What Are the Effects of Children on Fathers?

How kids impact men’s physiology, time allocation, sexuality, health and more.

Posted Sep 25, 2013

Asclepius: Greek god of medicine, dad

Having kids can have a variety of impacts on fathers. Watching team sports on TV was one casualty I recall in the wake of having a newborn. Being put in a different tax category was another. And seeing my parents in an entirely new light was still another. Each dad could describe the impacts of fatherhood on his life, extending the conversation well beyond these starting points.

As one effort to address this life transition, the National Institutes of Health (NIH) recently held a panel discussion devoted to “The effects of children on fathers” (videocast.nih.gov). As a participant on that panel, I attempted to overview some of the most central health-related effects of children on fathers. My effort drew upon the Fatherhood book Kermyt Anderson and I authored (http://www.hup.harvard.edu/catalog.php?isbn=9780674064188). While sacrificing detail for synthesis, here are a few of the most recognized effects of children on fathers.

  • Neuroendocrine (illustrating these effects vividly, a recent study observed relationships between paternal behavior and ventral tegmental area activity, as well as testosterone and testis size: pnas.org)
  • Time allocation and social networks (when men become fathers, their work hours don’t tend to change much, but they do tend to have less time for male-male leisure activities and their friendship networks may contract)
  • Sociosexual relationships (marital quality often decreases in the wake of having a child; frequency and range of partnered sexual activity tends to diminish across the transition to having a child in monogamous unions)
  • Psychological (both positive and negative, with validation and reward contrasted with postpartum paternal depression in some men: sad-dads)
  • Health-related behaviors (marriage is associated with alterations in risk-taking behavior such as same-sex homicide as well as changes in diet and physical activity, although additional influences of fatherhood beyond marriage are mixed, such as on sleep or physical activity)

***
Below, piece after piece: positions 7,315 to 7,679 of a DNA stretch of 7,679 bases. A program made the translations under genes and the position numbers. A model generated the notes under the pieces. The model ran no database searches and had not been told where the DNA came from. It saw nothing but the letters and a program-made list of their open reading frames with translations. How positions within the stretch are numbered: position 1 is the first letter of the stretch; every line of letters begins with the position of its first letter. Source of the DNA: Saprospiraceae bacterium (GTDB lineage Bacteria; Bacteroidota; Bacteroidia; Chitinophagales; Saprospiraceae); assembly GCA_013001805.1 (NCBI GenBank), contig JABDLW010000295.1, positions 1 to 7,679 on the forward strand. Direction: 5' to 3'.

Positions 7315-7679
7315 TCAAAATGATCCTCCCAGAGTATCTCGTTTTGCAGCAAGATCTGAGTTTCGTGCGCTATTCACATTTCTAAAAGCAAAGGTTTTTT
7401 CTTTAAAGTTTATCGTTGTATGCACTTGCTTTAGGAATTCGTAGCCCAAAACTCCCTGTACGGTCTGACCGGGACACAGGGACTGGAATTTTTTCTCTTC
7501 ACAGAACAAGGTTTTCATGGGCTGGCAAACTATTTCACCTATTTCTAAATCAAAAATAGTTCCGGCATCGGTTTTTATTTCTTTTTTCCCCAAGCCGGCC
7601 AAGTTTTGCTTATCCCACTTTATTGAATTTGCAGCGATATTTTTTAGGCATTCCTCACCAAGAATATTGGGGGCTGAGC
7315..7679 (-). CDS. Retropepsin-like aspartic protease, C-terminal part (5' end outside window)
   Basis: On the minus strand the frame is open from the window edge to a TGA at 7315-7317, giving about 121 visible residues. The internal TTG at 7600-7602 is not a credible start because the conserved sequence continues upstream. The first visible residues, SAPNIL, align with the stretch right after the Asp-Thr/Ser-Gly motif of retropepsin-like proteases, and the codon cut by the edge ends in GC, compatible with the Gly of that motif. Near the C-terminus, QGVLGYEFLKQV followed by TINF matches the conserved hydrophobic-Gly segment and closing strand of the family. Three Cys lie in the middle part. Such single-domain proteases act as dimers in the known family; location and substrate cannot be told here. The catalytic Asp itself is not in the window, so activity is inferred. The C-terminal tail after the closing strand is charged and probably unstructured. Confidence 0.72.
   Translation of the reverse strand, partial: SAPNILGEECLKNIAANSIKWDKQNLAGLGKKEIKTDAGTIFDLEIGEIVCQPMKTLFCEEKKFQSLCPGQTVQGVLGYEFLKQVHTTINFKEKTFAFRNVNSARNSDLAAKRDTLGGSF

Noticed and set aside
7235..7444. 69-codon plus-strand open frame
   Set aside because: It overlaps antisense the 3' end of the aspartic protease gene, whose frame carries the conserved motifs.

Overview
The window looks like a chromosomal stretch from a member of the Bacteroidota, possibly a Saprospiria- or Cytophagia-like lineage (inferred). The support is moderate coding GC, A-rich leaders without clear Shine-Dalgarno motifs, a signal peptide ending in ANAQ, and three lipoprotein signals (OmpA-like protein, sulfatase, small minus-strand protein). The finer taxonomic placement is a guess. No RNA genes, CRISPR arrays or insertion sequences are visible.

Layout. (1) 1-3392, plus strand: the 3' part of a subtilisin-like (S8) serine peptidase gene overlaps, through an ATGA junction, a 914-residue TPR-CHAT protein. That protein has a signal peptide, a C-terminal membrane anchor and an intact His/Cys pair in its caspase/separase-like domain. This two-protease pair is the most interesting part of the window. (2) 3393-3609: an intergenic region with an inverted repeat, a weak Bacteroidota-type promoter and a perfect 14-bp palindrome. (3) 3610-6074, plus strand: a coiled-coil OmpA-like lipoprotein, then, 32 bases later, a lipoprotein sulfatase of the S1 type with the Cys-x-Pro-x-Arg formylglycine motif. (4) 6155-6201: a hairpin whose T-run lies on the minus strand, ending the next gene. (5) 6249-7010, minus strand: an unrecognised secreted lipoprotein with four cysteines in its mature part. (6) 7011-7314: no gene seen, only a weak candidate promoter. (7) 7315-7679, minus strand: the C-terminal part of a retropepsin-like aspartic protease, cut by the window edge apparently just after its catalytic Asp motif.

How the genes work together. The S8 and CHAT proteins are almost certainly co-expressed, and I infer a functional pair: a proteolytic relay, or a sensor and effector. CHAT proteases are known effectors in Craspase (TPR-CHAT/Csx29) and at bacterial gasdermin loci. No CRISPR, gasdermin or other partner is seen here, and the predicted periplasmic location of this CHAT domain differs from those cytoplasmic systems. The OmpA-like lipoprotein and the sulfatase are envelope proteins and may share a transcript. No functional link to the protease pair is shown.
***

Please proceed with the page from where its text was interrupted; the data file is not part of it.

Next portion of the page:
• Mortality (similar to health-related behaviors, marriage is associated with protective mortality, including in some longitudinal data sets, although effects of fatherhood beyond marriage are less consistent and seemingly smaller impact)

If these are some common impacts of children on fathers, they may also vary, in good part because paternal itself can be quite variable. That was a theme in discussant Elizabeth Peters’ comments—the heterogeneity and complexity of paths by which men become fathers. Some early-starting fathers may move down channels that result in lower lifetime earnings, for example. Child support policies also need to recognize the diversity of fathers’ experiences; that’s a move beyond attempting to get deadbeat dads to pay their share. Additionally, the variable social contexts in which fathers are born provide new opportunities for research. We don’t know whether men in small-scale societies report diminished marital quality after having a newborn because such data have not been published. We don’t know whether fathers elsewhere in the world experience ventral tegmental area activation when focused on photos of their children because such studies have not been conducted.
While scholars have explored the effects of children on fathers, there’s clearly much more to learn, and with health and policy implications at stake.

About the Authors

Peter B. Gray, Ph.D., is an associate professor of anthropology at the University of Nevada, Las Vegas. He is the co-author of Fatherhood.

Kermyt G. Anderson, Ph.D.

Kermyt G. Anderson, Ph.D., is an associate professor of anthropology at the University of Oklahoma. He is the co-author of Fatherhood.

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